With work-life stresses getting worse, psychiatrists, counsellors and parent educators are now teaching couples how to cope with their rage. There are lots of cases where parents cannot contain their anger because of reasons like poor work-life balance, lack of sleep, and even health conditions like Vitamin D deficiency and thyroid disorders.They vent on the most vulnerable member of the family -the child.
Children often cope with parents’ aggressive behaviour by throwing tantrums, holding back and refusing to go to the toilet, grinding teeth and throwing things. Very often, the child is brought in as he she is not studying, refusing to eat or has some other behavioural issue.
Angry parents create angry children, believe experts. If the father is violent, then there is a higher chance of the child being violent. It becomes a vicious cycle.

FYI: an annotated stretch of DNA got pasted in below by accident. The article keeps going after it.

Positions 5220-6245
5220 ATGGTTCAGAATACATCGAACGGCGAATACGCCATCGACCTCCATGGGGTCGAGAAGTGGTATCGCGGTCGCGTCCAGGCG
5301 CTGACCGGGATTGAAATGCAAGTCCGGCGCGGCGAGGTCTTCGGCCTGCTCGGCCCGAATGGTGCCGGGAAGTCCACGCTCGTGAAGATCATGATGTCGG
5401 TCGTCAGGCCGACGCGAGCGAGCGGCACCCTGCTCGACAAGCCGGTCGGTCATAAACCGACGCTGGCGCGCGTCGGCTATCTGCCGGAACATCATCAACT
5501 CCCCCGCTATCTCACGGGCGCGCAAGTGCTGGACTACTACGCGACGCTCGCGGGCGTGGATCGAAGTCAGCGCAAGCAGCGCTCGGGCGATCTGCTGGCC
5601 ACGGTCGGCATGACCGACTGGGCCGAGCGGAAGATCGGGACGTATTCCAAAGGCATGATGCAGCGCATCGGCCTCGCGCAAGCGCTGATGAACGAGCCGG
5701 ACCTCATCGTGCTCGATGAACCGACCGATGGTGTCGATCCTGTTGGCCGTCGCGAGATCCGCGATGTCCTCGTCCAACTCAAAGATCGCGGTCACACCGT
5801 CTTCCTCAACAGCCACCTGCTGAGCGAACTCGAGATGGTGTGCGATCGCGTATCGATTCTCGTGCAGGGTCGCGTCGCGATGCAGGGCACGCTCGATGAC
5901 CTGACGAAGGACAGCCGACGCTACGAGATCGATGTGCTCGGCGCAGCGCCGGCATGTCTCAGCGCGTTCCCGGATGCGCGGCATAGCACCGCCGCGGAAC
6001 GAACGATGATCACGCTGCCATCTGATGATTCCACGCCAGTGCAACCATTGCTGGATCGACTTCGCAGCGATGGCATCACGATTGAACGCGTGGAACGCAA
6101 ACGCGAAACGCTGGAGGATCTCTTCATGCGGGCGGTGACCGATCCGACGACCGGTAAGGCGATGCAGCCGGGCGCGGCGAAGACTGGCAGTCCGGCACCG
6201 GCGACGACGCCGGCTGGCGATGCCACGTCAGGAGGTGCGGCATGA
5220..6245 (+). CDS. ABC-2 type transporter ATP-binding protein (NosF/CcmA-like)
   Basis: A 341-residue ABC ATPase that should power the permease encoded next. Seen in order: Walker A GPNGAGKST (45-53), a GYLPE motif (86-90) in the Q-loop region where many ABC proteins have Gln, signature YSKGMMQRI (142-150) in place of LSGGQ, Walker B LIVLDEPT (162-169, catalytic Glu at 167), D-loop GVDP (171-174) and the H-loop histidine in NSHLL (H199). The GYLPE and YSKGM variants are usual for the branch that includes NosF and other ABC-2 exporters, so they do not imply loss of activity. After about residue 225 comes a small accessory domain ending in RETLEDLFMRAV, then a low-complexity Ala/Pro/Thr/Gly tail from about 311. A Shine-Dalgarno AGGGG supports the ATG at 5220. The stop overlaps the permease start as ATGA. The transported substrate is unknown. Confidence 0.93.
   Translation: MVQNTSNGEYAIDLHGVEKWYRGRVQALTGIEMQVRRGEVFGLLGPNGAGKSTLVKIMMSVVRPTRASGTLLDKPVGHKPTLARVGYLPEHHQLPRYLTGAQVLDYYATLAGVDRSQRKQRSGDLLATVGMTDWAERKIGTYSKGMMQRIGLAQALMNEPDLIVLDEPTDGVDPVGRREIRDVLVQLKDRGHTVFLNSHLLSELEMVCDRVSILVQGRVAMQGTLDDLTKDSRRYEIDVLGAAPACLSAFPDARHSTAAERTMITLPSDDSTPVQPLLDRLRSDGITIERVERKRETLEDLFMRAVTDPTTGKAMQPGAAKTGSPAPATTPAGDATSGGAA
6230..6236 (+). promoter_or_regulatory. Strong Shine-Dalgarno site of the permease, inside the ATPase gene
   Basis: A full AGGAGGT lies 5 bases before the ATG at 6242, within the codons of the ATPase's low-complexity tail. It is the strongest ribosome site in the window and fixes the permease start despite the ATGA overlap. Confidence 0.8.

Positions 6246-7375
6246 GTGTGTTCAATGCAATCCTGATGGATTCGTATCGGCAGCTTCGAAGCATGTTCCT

It pays to take a step back and calm down when you face a trigger. Anger is time bound, what makes you angry won’t keep you angry for long. Behavioral exercises such as freezing (not saying or doing anything), isolating oneself in a room or avoiding the person who stoked the anger. Even in situations that warrant parental intervention, anger shouldn’t be impulsive, but well-thought-out. If your child irritates you, count to 10, and think through what you are going to tell your child. In anger, you tend to be illogical and abusive.
Parenting groups are also concentrating on anger management. Many parents have discussed the issue with us. We feel you need to first acknowledge you are losing control, force yourself to calm down and then address the issue.
Most importantly, parents need to remember that they are emotional coaches for their children.